Tom McCarthy, a retired NYPD detective and lifelong Long Island resident, has spent much of his adult life straddling two very different worlds. Each day he would leave the calm of his suburban community to patrol the notorious Queensbridge housing projects. This was in 1989, at the height of the crack epidemic, and what Tom saw in New York's public housing felt worlds away from his suburban Eden.
But now, the line that once separated Tom’s home from his work feels like it's dissipating. It's exemplified by leafy Suffolk County leading all of New York state in heroin overdose deaths last year.
Join WNYC Studios and The Nation, as we look into what's brought about this change in the suburbs. For many, the problems seem to stem not from within, but from the outside, coming over our southern border. Donald Trump has repeatedly bemoaned the crime and drugs that he says Mexican immigrants who are here illegally are bringing into the United States. He has said he'll deport this population and send them to "the back of the line."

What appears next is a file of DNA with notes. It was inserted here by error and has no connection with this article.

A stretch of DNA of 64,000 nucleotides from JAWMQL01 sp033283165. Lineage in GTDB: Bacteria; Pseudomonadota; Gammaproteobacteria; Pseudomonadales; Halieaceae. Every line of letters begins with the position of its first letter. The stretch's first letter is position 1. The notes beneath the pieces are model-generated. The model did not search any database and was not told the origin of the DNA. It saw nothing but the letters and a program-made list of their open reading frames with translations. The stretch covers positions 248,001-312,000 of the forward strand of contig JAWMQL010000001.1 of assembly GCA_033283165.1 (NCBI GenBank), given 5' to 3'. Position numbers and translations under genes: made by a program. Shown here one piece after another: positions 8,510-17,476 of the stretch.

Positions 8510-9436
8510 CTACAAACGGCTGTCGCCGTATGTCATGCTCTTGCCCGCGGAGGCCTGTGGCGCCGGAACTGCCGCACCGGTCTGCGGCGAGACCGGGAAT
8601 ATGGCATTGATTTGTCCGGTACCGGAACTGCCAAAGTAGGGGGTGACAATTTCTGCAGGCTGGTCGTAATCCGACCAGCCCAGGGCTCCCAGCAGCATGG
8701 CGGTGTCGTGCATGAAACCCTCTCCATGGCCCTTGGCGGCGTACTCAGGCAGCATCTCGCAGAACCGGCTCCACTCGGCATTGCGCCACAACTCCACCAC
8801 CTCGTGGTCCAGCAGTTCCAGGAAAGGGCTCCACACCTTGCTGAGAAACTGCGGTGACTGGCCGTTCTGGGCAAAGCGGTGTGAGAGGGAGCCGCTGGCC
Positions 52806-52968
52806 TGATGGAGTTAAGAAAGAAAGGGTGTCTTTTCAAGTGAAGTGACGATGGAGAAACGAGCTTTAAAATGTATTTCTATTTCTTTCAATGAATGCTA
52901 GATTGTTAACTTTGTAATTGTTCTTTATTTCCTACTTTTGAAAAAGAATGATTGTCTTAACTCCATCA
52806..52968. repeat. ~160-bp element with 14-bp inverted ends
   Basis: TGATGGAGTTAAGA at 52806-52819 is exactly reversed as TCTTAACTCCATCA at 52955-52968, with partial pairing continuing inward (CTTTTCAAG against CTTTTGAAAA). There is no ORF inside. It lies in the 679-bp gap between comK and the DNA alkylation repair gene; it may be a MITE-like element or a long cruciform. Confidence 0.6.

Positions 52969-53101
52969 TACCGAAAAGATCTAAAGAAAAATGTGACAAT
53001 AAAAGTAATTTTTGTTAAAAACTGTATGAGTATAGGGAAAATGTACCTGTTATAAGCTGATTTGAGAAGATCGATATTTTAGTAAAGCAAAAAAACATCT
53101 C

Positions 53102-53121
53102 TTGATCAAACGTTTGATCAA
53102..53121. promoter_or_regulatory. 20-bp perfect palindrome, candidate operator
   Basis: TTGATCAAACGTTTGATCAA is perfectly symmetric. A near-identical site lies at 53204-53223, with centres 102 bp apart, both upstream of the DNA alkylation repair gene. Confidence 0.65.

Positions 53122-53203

But of all the controversial things the Republican nominee has said, sending immigrants here illegally to the back of the line is actually quite mainstream. In fact, it's been advocated by both Presidents George W. Bush and Barack Obama. The idea projects order, fairness and a sense of process. There's only one problem, according to Celinda Lake, a Democratic strategist who helped to workshop "the back of the line" phrase in the early-2000's: the line doesn't exist, leaving the country's immigration process a hopeless hall of mirrors for people trying to do the right thing and enter the country legally.
Listen to WNYC's call-in show, airing Thursday evenings at 7:30 after each episode of The United States of Anxiety
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